In response to the Request, Plaintiffs object on the grounds that it is overly broad, unduly burdensome, and seeks documents that are not relevant to any party’s claim or defense, nor proportional to the needs of the case. Plaintiffs further object to the extent that the Request requires the disclosure of documents containing information that is protected by the rights of privacy, confidential data, trade secrets, proprietary or sensitive business information, or nonpublic financial information pertaining to Plaintiffs, their past or present personnel, and other persons or entities.
They’re not entirely wrong. The list of documentation that the defense was asking for included things like:
- “…salaries paid to the directors, producers, actors, and all other persons involved in the promotion or production of such works.”
- “…profitability, revenue, ticket sales, and product sales related to [studios’] Works from 2009 to present.”
- “…the damages that [the studios] seek for each cause of action asserted in the FAC, including by identifying and describing the method(s) used to compute these damages.”
- “Revenues from the allegedly infringed works, including without limitation how such revenues are tracked or accounted for.” (In other words, please account for every penny Star Trek has ever generated. SHEESH!)
- Everything anyone at the studios has ever said publicly or in e-mails/internal documents about any Star Trek-inspired fan film.
- “All Documents that refer or relate to Star Wars fan films, including but not limited to (a) all Documents that refer, relate to, or constitute Lucasfilm’s guidelines and/or attitudes regarding fan films, and (b) all Documents relating to any meetings or other Correspondence between [the studios] and any other person or entity, including at Lucasfilm, regarding this subject.” Yes, you read that right: Star WARS. And yes, they’re serious.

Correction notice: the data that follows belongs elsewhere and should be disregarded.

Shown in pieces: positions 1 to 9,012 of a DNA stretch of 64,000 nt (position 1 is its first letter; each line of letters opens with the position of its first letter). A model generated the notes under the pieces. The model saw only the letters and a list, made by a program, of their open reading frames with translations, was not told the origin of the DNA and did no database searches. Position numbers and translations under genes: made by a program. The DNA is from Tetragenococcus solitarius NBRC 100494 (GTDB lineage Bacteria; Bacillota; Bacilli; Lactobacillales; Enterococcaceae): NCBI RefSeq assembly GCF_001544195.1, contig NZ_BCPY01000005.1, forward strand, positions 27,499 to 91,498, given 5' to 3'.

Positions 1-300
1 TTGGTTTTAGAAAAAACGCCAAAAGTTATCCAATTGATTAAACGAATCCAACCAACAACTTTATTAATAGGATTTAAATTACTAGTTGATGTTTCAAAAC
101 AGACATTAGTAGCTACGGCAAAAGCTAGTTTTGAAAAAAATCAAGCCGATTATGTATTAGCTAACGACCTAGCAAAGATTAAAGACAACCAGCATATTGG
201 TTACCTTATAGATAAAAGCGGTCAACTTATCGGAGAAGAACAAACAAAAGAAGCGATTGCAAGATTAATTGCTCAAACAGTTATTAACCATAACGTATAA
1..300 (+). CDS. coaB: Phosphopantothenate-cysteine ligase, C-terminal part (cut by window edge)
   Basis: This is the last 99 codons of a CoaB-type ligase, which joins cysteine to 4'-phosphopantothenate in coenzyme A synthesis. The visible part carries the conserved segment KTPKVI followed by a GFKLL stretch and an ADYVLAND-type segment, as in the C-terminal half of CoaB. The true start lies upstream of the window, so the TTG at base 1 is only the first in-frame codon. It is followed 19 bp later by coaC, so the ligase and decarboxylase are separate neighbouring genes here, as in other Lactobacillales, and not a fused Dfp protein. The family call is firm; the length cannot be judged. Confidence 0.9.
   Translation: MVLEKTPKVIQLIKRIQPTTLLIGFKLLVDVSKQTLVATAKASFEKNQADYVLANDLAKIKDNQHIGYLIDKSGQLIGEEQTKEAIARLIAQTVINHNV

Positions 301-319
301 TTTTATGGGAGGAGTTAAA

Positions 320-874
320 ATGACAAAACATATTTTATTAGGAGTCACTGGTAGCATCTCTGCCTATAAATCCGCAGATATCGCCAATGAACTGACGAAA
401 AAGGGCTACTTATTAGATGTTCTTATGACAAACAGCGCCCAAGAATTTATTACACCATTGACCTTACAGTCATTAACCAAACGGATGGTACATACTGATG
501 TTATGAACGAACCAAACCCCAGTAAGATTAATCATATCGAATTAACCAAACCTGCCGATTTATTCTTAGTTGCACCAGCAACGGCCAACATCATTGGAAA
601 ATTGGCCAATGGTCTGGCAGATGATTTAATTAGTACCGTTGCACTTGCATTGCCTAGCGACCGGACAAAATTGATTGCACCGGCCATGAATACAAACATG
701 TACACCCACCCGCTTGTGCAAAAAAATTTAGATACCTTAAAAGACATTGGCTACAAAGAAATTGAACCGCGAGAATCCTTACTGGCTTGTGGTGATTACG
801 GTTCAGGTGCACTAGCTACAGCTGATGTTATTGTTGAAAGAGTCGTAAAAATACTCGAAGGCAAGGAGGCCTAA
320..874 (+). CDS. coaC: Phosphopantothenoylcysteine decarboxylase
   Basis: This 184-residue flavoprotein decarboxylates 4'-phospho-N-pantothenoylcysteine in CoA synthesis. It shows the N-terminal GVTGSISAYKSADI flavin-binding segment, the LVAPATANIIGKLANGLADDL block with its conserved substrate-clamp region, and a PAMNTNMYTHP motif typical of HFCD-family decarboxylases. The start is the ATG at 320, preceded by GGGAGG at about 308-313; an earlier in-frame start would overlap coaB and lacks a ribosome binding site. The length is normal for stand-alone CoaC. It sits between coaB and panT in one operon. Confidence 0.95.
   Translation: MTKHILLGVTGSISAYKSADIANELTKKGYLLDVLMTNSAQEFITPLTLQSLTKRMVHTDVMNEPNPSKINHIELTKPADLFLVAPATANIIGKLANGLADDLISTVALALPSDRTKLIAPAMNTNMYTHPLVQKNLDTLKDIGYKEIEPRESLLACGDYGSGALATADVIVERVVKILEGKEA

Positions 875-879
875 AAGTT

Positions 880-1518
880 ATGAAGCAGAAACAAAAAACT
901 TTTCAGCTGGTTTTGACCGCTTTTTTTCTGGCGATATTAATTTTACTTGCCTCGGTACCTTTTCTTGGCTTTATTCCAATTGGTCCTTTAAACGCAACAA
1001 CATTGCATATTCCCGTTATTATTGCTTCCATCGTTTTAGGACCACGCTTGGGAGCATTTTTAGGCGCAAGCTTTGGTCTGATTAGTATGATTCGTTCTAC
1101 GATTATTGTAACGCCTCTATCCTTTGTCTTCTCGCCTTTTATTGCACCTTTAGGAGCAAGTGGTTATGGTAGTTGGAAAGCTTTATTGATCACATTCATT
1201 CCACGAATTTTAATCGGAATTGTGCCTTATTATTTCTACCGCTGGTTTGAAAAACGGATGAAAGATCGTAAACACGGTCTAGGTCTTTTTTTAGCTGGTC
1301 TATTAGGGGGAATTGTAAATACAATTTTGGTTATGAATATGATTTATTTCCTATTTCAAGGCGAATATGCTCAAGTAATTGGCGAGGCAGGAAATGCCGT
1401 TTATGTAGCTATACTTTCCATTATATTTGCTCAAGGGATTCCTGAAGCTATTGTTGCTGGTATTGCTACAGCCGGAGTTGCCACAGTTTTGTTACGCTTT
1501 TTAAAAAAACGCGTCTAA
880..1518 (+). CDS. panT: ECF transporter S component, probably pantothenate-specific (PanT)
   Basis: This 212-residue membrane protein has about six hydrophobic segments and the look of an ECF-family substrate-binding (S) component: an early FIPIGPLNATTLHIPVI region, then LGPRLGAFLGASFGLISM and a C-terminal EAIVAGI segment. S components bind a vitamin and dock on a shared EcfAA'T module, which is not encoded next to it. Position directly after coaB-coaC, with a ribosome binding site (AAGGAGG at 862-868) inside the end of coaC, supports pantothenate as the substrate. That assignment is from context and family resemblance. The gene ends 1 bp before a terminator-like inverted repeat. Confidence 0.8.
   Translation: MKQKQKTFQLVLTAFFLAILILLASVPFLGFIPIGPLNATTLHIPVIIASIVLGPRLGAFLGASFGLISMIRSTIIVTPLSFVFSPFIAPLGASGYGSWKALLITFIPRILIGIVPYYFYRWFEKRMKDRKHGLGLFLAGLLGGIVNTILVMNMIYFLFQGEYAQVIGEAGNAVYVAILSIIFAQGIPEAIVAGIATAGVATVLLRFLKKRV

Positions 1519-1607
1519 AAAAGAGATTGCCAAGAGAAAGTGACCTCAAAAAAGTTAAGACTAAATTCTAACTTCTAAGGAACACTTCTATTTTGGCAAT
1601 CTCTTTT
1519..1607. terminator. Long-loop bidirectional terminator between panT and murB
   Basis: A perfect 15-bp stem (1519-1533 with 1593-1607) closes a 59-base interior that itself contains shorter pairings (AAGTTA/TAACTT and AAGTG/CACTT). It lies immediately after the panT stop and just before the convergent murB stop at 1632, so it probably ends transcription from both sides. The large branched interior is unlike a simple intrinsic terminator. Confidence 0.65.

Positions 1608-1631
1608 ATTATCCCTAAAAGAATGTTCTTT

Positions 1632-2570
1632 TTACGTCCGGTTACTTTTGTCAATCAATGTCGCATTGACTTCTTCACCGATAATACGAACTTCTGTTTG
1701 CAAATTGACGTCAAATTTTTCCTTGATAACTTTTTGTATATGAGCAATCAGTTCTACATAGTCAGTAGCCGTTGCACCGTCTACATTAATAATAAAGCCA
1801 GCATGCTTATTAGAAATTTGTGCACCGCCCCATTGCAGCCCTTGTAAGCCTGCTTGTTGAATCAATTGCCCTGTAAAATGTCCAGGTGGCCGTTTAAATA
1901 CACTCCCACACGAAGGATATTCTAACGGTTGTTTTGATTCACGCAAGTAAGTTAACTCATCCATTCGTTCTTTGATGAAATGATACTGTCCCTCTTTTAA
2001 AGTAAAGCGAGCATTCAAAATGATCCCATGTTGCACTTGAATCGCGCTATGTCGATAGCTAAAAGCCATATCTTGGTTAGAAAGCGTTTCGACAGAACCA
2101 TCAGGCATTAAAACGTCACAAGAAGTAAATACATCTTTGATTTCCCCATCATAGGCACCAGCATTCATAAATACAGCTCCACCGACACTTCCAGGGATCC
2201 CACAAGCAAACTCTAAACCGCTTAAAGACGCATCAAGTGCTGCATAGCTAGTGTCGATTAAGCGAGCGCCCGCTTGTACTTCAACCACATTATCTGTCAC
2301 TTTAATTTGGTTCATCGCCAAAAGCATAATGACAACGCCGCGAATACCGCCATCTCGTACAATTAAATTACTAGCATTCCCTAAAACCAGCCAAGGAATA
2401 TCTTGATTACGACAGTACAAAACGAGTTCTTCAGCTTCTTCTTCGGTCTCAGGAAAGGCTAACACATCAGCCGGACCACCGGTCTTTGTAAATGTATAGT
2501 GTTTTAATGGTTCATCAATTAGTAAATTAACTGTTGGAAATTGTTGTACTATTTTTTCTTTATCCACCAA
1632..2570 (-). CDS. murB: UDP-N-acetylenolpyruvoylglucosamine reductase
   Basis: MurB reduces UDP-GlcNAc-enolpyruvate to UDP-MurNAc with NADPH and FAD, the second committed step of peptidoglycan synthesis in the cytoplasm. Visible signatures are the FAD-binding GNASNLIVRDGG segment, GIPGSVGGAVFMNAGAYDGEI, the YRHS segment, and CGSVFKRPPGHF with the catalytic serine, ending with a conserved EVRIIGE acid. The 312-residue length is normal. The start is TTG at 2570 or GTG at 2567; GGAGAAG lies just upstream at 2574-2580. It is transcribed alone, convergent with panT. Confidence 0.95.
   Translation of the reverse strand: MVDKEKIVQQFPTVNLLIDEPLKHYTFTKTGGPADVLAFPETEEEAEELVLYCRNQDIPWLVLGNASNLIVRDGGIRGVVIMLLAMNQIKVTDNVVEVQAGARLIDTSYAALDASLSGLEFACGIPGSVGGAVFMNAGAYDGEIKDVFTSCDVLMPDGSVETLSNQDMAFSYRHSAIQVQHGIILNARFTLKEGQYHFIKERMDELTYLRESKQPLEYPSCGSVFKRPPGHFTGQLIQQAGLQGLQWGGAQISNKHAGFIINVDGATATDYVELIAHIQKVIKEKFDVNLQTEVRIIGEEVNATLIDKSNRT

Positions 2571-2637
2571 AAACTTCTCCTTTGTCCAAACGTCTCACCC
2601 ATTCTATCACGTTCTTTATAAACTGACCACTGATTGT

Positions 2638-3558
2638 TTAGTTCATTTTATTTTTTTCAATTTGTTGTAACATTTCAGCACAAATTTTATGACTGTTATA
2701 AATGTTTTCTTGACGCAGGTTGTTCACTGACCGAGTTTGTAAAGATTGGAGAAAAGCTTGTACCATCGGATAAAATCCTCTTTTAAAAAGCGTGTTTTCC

- “All Documents that refer, relate to, or constitute any actual or potential guidelines for fan films that [the studios] have Created, implemented, or considered creating or implementing, including but not limited to any research, analysis, or Communications regarding this subject.” In other words, exactly how did the studios decide on their list of fan film guidelines?
- Any internal communication dealing with J.J. Abrams and Justin Lin’s comments supporting Axanar and fan films and announcing that the lawsuit would be “going away.” Also any communications with Abrams and Lin regarding Axanar, fan films, and the lawsuit.
- [Studios’] policies, efforts, procedures, and practices to protect and police [their] allegedly infringed works from copyright infringement. (Because the defense doesn’t specify Star Trek in this request, it would include the entire CBS and Paramount film and TV library!!!)
Okay, you get the idea (I don’t want this blog to go on forever!!!).
The studios make some solid points in responding to all of these requests. There’s not enough room to list every argument they made (again, feel free to read the 60-page Joint Stipulation document), but here’s a few of the highlights…
1. WASTING THE COURT’S TIME
In an effort to make certain that 9th Circuit Central District Magistrate Judge Charles Eick knows which litigant is the trouble-maker, the lawyers at Loeb & Loeb made sure to mention in this 60-page document that it is the defense that is wasting the court’s time. And to make sure the judge sees it, they mention that particular fact no less than FOUR times…pages 5, 22, 28, and 40. (Isn’t repeating the same thing four times also a waste of the court’s time?)
Anyway, here’s why, according to Loeb & Loeb, the defendants are wasting time. First, the defendants are, in many instances, trying to compel delivery of documents which do not exist. For other items, the plaintiffs have already agreed to provide what was requested. Add to that the fact that the defense team at Winston & Strawn didn’t actually meet first with their counterparts at Loeb & Loeb to discuss their issues before filing this motion. Had they bothered to reach out, the defense team might have been able to straighten things out without having to bother the judge.